PORTLAND, Maine — The Historic Preservation Board meets Wednesday to continue discussion of a proposed addition to the St. Lawrence Arts Center on Munjoy Hill.
The Friends of the St. Lawrence Church, the nonprofit group that owns and operates the center, is proposing a 400-seat performance hall where the historic church’s sanctuary once stood, at the corner of Congress and Munjoy streets. The sanctuary, built in 1897, was demolished in 2008 after years of deterioration.
The hall would feature a modern-looking, box-like space, sided with metal screening that could be lighted from behind. A glass-walled “promenade room,” offering panoramic views of the neighborhood and Casco Bay, would top the structure.
The project’s design team has refined its preliminary plans for the hall, based on a neighborhood meeting and two previous workshops with the board.
But despite the refinements, some neighbors feel the building simply cannot meet city standards that govern alterations to historic landmarks such as the Arts Center, formerly the church’s parish hall.
“[The design team] has made multiple iterations of the design, and definitely has made some steps to approach the standards. But no matter how they tweak it, it’s still way, way too big,” said Ann Landsberg, a member of neighborhood group Concerned Citizens of Munjoy Hill.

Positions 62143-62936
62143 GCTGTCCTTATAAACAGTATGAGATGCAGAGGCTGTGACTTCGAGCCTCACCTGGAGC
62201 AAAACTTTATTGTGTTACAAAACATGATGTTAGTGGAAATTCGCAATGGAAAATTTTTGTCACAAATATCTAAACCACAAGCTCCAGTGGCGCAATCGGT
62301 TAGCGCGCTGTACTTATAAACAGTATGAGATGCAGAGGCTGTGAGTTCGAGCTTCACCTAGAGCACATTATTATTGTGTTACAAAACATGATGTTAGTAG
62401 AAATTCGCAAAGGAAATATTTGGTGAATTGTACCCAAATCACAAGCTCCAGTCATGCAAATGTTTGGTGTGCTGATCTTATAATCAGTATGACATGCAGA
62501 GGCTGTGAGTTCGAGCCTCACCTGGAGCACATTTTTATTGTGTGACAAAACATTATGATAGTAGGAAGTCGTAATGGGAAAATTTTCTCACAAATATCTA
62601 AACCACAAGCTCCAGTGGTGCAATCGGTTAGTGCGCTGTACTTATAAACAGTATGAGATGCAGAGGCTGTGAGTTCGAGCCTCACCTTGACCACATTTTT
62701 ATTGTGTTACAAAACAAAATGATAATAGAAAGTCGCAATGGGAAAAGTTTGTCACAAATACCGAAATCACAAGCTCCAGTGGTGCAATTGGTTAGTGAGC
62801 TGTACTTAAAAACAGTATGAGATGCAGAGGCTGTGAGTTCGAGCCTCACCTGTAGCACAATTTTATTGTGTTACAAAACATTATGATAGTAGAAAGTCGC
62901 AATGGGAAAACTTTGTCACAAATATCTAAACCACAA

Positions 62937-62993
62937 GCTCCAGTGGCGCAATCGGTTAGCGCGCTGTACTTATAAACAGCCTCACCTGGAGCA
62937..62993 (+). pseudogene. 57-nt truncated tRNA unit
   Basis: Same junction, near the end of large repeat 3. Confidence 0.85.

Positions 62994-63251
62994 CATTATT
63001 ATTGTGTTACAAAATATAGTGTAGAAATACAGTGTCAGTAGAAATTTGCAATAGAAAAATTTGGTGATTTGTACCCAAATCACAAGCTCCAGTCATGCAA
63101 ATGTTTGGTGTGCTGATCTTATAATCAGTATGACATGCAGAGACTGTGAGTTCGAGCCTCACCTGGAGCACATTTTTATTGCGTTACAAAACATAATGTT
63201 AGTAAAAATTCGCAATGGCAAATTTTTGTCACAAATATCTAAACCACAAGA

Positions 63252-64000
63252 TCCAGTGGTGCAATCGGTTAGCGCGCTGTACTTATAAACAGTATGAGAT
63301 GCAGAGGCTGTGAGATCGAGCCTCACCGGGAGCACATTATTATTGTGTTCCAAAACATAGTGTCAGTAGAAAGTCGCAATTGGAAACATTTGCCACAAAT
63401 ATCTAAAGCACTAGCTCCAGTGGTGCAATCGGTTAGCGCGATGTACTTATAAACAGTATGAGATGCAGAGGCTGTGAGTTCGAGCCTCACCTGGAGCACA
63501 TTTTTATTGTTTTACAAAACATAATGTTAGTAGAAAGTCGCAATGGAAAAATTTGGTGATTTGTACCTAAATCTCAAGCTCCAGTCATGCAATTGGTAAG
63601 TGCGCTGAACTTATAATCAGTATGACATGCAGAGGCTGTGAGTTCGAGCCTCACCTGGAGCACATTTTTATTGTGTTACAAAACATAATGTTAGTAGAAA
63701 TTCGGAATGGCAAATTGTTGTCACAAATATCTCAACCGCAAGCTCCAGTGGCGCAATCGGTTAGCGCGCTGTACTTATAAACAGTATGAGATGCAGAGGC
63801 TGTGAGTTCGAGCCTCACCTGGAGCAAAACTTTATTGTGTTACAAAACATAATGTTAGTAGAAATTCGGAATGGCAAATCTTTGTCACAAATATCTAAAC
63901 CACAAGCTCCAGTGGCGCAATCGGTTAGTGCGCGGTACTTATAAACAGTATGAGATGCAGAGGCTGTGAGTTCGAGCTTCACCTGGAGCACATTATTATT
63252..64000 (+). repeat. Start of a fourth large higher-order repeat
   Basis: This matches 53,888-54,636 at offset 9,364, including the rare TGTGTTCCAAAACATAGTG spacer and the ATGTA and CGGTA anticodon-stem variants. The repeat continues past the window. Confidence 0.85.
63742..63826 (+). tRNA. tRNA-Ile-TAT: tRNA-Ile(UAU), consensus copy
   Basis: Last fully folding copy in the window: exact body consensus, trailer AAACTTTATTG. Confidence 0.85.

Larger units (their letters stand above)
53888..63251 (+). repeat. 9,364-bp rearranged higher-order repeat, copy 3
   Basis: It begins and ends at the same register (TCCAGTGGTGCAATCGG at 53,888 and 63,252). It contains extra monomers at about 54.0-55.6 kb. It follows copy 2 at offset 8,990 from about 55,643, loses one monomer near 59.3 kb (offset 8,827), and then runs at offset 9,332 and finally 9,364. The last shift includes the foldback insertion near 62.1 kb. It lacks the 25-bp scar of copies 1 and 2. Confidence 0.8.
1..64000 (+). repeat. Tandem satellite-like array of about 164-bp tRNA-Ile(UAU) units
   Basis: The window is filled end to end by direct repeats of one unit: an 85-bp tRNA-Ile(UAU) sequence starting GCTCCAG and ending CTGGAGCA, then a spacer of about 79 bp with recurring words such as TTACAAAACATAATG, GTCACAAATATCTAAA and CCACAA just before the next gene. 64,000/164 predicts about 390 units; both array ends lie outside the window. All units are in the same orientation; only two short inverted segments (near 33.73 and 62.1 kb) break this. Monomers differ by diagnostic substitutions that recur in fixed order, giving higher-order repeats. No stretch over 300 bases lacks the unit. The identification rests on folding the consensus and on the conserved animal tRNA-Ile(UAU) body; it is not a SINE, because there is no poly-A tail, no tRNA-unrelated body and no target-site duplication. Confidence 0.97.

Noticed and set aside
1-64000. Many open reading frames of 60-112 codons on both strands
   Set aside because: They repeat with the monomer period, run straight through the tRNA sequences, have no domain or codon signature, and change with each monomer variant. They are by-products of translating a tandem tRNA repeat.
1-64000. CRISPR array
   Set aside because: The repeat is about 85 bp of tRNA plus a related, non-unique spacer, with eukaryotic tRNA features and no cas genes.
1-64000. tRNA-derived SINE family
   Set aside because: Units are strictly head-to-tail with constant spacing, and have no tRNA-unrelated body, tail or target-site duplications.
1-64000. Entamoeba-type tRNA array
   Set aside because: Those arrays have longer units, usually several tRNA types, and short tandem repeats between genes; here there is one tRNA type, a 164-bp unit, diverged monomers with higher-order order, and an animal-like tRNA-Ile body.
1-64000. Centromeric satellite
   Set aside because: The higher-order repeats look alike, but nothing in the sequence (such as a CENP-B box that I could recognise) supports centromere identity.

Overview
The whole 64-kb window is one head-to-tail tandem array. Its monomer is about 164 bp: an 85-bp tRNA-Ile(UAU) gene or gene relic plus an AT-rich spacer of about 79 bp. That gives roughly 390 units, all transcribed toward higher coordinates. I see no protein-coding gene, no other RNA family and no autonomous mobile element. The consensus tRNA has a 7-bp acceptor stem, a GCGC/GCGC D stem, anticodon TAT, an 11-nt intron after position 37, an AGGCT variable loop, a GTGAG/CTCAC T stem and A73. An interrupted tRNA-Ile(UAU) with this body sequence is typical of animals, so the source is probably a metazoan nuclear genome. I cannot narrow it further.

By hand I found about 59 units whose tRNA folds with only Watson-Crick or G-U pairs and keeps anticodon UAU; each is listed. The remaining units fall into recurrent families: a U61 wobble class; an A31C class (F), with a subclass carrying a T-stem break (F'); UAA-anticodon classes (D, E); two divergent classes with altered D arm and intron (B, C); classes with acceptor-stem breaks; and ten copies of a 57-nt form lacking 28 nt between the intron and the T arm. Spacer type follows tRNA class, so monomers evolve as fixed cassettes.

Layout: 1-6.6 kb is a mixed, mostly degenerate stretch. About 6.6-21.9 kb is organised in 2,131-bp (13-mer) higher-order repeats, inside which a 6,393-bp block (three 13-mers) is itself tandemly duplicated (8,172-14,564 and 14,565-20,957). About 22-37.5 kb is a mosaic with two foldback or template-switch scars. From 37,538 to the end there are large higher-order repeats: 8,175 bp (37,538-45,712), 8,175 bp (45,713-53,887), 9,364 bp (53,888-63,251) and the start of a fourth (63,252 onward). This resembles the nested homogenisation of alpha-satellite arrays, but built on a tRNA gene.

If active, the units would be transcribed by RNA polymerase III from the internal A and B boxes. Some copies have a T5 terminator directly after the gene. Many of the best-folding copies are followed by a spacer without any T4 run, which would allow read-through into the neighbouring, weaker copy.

The board applies 10 standards in reviewing applications for permission to alter or add to historic structures. Standard No. 9 directs that “the new work shall be differentiated from the old and shall be compatible with the size, scale, color, material and character of the property, neighborhood or environment.”
The proposed addition is not compatible, the critics say.
“[The hall] would loom over the entire neighborhood, and cast enormous shadows. This is a building that might be appropriate downtown or on the waterfront, but not in a residential neighborhood,” Landsberg said.
She also said sketches of the proposed building shown to the public make it appear that the Arts Center is surrounded by flat-topped buildings, similar to the proposed addition. In reality, the site is within a dense mix of two- and three-story apartment buildings and houses of various styles.
Friends Executive Director Deirdre Nice has said that the size of the addition is necessary in order for the performance hall to be financially “self-sustaining,” and project architect David Lloyd has already scaled back the hall’s size slightly in response to public feedback. In addition, he has pointed out that the building’s height is about the same as the height of the former sanctuary.
But Tim Baehr, another member of the neighborhood group, said “the proposed building is a monolithic box. Even if it is no higher than the original height of the church, it will fill all the air space. This massiveness is hardly in keeping with the character of the parish hall or of the rest of this historic neighborhood.”
In a letter to city staff last week, Lloyd listed several recent modifications the design team has made to the plans in an attempt to “lighten” the addition, including the relocation of an elevator shaft and the addition of a rooftop trellis.
“We believe this revised design reflects some of the board’s concerns, the concerns of our neighbors and the intent of the design standards. The addition, a contemporary design, has now been modified to reflect the existing building in material and scale but still retains its distinctive architectural of its time,” he wrote.
The Historic Preservation Board meets at City Hall Wednesday at 4 p.m.